"I’m in a mid-rise co-op complex with three balconied buildings that face a common courtyard. Rather than using them to appreciate the view, most people seem to use their balconies as repositories for junk. It’s such an eyesore. What can I do?"
"It’s the inevitable, if unsightly, convergence of the Internet, tea party, the post-Citizens United campaign-finance era and the presence of a Democrat in the White House who is despised by many conservatives. Political operatives can create a PAC and corresponding website on the cheap, drop some cash to rent an email list and, voilà— in come the small-dollar contributions from grass-roots Republicans eager to support any effort aiming to turn out President Barack Obama or reelect the fiery West. Except those chunks of $25 and $50 don’t often find their way to any serious campaigns to beat Obama or boost West."
"Conservatives and Republicans feel a bit under siege these days because their views are not officially in style."
"All talls quickly learn that all things cost more, so earning more money is a must. Car size cannot be too small. Airlines always charge more for the extra room. Clothing must be custom-made or -sewn." —It is so hard being a tall! Also, they call themselves "talls."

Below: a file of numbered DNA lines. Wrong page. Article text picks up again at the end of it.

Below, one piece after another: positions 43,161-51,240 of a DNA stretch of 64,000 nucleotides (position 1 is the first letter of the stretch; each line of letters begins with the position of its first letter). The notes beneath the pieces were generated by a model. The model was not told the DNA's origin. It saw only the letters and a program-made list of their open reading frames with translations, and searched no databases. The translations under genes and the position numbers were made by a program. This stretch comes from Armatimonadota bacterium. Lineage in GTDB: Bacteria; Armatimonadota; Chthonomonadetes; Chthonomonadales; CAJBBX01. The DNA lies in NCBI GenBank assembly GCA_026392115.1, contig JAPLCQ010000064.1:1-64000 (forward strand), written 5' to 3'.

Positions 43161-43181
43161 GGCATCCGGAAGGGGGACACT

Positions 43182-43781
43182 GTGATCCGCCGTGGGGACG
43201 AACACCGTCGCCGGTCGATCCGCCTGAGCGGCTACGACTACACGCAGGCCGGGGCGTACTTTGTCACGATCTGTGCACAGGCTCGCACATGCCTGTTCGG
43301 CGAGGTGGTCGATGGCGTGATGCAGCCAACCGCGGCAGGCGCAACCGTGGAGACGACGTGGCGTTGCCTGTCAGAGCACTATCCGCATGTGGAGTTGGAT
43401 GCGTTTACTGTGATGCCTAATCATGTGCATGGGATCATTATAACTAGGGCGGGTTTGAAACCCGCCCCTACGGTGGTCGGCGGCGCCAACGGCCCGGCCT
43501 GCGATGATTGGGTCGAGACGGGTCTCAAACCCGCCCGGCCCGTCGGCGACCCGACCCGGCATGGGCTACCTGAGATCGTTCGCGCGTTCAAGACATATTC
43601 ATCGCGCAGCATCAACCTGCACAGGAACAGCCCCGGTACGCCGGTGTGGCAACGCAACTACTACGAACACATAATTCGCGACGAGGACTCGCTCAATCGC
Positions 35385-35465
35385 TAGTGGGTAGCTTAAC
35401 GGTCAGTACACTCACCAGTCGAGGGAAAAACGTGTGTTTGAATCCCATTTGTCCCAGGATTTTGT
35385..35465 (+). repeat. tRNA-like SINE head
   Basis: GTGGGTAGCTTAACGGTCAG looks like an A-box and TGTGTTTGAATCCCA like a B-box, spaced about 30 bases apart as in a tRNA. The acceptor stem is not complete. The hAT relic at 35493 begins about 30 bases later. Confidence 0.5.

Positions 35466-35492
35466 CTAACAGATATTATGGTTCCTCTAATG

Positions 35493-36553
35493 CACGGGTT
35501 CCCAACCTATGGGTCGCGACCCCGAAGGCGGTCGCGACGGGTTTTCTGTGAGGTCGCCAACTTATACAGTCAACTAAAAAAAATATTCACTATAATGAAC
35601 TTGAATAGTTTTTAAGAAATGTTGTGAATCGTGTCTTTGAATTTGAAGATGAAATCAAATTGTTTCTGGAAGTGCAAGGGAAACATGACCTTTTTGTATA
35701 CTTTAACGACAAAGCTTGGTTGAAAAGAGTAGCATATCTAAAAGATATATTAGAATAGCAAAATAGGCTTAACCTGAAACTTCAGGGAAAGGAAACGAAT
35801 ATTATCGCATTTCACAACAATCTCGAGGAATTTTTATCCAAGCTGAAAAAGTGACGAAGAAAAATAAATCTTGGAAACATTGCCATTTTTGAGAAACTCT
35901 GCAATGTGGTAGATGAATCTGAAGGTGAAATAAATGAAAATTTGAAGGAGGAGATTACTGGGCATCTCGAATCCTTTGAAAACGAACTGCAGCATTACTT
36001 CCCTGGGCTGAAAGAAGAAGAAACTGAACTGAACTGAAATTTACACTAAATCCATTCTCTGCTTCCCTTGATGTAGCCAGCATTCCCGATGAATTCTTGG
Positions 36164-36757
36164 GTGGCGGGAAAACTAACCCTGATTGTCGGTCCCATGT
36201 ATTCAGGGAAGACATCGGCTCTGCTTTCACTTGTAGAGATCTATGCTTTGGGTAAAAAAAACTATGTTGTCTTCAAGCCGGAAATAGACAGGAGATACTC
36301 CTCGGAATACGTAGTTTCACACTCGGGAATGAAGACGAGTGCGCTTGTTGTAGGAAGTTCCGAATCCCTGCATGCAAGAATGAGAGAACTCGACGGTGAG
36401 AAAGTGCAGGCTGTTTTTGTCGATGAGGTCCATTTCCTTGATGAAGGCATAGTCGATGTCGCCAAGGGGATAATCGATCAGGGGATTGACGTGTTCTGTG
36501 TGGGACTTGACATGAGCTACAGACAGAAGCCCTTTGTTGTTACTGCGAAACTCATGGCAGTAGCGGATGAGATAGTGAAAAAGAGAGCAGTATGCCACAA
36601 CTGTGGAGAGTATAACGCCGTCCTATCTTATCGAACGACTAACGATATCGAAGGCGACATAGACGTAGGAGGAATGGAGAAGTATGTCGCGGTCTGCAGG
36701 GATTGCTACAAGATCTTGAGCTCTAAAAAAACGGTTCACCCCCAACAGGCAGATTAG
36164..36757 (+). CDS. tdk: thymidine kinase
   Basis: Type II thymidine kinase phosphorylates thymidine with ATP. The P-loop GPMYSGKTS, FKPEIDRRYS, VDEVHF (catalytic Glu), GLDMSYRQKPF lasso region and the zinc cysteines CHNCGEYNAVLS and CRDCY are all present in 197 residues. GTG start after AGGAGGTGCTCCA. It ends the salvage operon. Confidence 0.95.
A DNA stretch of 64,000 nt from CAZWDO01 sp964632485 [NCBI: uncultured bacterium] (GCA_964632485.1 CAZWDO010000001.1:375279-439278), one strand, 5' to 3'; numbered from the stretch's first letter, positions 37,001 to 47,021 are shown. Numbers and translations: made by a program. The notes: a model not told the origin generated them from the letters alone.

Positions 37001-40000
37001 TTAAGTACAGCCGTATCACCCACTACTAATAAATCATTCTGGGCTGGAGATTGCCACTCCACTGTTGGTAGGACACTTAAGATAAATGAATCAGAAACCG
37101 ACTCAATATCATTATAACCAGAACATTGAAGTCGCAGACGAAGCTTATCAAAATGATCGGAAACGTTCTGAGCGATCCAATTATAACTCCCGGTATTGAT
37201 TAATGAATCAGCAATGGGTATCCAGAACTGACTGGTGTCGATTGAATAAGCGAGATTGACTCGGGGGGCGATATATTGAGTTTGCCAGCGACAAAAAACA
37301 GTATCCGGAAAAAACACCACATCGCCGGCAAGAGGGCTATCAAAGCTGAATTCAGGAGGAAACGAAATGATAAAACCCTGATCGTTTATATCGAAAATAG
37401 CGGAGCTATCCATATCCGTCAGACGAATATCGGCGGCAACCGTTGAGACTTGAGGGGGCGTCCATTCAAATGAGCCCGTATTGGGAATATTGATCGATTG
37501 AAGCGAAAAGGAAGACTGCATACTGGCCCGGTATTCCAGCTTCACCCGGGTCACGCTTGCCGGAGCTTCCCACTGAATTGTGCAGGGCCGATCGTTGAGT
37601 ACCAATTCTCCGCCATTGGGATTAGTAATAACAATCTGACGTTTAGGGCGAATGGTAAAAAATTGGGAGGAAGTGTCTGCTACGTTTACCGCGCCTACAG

"Trillions of dollars worth of stock certificates and other paper securities that were stored in a vault in lower Manhattan may have suffered water damage from Superstorm Sandy. The Depository Trust & Clearing Corp., an industry-run clearing house for Wall Street, said the contents of its vault 'are likely damaged.'" —And here you are worried about people having food and water and electricity.
"For members of Congress, the thrill is gone. They don’t make national policy anymore. They can’t earmark money for communities back home. The public hates them. And perks little and big, from private jet travel to a little free nosh now and then, have been locked down by ethics rules. As they head for the exits this year, many leaving Congress say the prestigious job of being a congressman sucks now, and that’s why lawmakers young and old are trading in their member pins for a new life in the private sector."